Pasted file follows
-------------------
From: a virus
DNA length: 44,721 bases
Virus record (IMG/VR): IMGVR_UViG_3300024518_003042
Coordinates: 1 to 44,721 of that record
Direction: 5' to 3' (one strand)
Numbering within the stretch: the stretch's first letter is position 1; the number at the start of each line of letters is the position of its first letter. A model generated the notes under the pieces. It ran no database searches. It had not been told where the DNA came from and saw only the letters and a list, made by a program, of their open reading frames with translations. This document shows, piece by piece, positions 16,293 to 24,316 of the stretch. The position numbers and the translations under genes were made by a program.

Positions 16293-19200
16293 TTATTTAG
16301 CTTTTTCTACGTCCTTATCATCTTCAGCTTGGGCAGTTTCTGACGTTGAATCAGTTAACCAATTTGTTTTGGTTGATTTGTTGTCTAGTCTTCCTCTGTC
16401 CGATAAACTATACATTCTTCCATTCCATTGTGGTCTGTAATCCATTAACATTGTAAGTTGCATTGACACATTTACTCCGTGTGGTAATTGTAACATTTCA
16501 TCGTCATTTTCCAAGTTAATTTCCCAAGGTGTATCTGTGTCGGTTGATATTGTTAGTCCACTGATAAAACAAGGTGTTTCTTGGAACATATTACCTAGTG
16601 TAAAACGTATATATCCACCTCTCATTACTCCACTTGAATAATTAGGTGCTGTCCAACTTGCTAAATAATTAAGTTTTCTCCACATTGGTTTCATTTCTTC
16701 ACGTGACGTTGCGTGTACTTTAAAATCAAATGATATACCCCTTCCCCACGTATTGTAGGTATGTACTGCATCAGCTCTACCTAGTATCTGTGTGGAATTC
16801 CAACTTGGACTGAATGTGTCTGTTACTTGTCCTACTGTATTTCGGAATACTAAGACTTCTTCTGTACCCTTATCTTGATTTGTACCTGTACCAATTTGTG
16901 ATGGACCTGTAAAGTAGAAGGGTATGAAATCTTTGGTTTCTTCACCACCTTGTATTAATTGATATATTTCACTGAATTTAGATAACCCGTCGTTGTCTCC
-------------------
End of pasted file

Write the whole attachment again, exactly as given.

From: a virus
DNA length: 44,721 bases
Virus record (IMG/VR): IMGVR_UViG_3300024518_003042
Coordinates: 1 to 44,721 of that record
Direction: 5' to 3' (one strand)
Numbering within the stretch: the stretch's first letter is position 1; the number at the start of each line of letters is the position of its first letter. A model generated the notes under the pieces. It ran no database searches. It had not been told where the DNA came from and saw only the letters and a list, made by a program, of their open reading frames with translations. This document shows, piece by piece, positions 16,293 to 24,316 of the stretch. The position numbers and the translations under genes were made by a program.

Positions 16293-19200
16293 TTATTTAG
16301 CTTTTTCTACGTCCTTATCATCTTCAGCTTGGGCAGTTTCTGACGTTGAATCAGTTAACCAATTTGTTTTGGTTGATTTGTTGTCTAGTCTTCCTCTGTC
16401 CGATAAACTATACATTCTTCCATTCCATTGTGGTCTGTAATCCATTAACATTGTAAGTTGCATTGACACATTTACTCCGTGTGGTAATTGTAACATTTCA
16501 TCGTCATTTTCCAAGTTAATTTCCCAAGGTGTATCTGTGTCGGTTGATATTGTTAGTCCACTGATAAAACAAGGTGTTTCTTGGAACATATTACCTAGTG
16601 TAAAACGTATATATCCACCTCTCATTACTCCACTTGAATAATTAGGTGCTGTCCAACTTGCTAAATAATTAAGTTTTCTCCACATTGGTTTCATTTCTTC
16701 ACGTGACGTTGCGTGTACTTTAAAATCAAATGATATACCCCTTCCCCACGTATTGTAGGTATGTACTGCATCAGCTCTACCTAGTATCTGTGTGGAATTC
16801 CAACTTGGACTGAATGTGTCTGTTACTTGTCCTACTGTATTTCGGAATACTAAGACTTCTTCTGTACCCTTATCTTGATTTGTACCTGTACCAATTTGTG
16901 ATGGACCTGTAAAGTAGAAGGGTATGAAATCTTTGGTTTCTTCACCACCTTGTATTAATTGATATATTTCACTGAATTTAGATAACCCGTCGTTGTCTCC